The new agency code name BYKL is assigned to the Geophysical Survey, Siberian Branch RAS, Baykal Regional Seismological Centre, which is situated in the city of Irkutsk. The network includes 31 short-period and broadband digital stations. The bulletin, provided to the ISC on a regular basis, covers the Baykal lake region. Data of neighbouring networks in Altai-Sayan, Yakutia and Mongolia are pulled to assist in more accurate location of seismic events based on procedures set by S.Golenetsky. The contacts in the region are Oleg Masal'skiy (bomse@crust.irk.ru) and Nadezhda Gileva (NAGileva@crust.irk.ru).

Seismic stations in the Baykal region

The agency code name IEC is assigned to Institute of the Earth's Crust, Siberian Branch RAS. The IEC is contributing parameters of fault plane solutions of crustal earthquakes in the region of Baykal lake, based on the distribution of onset polarity of Pn and Pg waves. The contact person there is Valentina Melnikova (vimel@crust.irk.ru).

The “Center for Acquisition and Processing of the Special Seismic Information” (agency code name NNC) serves as the Kazakhstan National Data Center (KNDC) for the CTBT. It was created in 1999 as a subdivision of the Institute of Geophysical Research of the National Nuclear Centre of Republic of Kazakhstan (IGR NNC RK), located in Almaty. The head of the Centre is Prof. Natalya Mikhailova.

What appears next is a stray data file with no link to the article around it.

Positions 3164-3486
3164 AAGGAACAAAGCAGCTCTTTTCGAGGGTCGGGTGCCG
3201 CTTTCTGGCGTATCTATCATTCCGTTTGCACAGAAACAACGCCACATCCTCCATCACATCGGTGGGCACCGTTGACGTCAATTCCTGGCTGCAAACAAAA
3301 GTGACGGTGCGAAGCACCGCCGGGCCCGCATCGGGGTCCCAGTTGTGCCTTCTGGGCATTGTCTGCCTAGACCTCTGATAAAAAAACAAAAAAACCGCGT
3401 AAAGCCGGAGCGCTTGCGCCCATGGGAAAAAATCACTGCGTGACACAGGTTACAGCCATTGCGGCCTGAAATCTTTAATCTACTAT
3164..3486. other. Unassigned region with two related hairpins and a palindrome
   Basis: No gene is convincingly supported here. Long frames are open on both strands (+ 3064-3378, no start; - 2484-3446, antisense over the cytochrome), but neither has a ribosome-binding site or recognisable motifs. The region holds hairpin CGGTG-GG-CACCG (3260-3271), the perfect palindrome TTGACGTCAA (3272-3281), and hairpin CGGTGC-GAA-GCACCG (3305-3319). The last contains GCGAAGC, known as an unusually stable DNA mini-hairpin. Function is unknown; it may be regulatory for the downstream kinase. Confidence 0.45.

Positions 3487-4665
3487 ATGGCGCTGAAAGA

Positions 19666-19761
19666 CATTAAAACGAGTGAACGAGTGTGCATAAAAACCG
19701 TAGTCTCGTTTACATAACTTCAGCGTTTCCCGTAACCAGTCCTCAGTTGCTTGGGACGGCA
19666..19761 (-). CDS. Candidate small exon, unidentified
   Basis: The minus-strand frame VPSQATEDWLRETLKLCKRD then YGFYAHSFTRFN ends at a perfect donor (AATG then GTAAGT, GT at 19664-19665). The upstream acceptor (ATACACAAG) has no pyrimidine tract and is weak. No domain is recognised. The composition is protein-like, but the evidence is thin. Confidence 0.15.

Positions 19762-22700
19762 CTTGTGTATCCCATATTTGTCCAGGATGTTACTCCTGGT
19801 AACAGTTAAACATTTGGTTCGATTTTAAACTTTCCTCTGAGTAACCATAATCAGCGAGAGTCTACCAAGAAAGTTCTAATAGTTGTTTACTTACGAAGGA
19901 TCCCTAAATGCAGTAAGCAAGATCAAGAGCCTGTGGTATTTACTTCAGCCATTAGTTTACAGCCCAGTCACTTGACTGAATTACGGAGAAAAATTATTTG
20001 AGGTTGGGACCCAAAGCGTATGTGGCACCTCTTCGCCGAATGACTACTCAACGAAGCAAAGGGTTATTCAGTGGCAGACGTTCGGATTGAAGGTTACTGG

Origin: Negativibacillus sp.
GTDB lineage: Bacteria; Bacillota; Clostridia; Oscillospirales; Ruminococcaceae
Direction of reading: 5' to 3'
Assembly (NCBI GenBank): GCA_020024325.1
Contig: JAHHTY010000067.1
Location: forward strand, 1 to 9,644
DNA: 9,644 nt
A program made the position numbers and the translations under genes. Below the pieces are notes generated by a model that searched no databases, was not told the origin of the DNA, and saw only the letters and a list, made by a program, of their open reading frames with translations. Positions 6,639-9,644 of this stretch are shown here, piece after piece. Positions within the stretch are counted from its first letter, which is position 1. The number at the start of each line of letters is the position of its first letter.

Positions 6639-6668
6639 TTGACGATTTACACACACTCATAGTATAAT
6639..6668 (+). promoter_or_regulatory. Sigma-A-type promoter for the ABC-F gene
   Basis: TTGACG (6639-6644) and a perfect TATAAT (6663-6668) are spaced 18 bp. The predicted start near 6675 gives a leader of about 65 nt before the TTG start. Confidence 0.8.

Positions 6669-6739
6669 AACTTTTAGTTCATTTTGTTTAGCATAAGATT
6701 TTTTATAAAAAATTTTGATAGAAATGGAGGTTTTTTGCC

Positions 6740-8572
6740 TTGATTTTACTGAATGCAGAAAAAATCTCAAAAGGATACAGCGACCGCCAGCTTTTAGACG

The main goals of the Center are: acquisition, processing and storage of data from IGR NNC RK seismic stations network (see attached map), data exchange with other national and international data centres and research. The Center has a close co-operation with the Russian Geophysical Survey and with the Institute of Seismology of Kazakhstan.

Seismic and infrasound stations, operated by IGR NNC RK

According to the Protocol of CTBT, five facilities located in Kazakhstan are included in the International Monitoring System of the CTBT. These are: Makanchi seismic array (PS23-a primary IMS seismic station), The seismic arrays Borovoye (AS057-an auxiliary seismic station), Kurchatov (AS058-auxiliary station) and the Aktyubinska, a 3-component seismic station (AS059–auxiliary station) and includes the Aktyubinsk infrasound station (IS31). The seismic arrays Karatay and Akbulak were constructed under an agreement with AFTAC (USA). Data continuously transmitted in real-time from these stations are received at the Center and then processed using software provided by NORSAR (Norway). Interactive analysis is made with the s/w program ‘Seatools', provided by US NDC.

KNDC routinely produces the automatic seismic bulletin, compiled within an hour. An interactive manual analysis is performed within one day. More information can be viewed on the web-site (www.kndc.kz).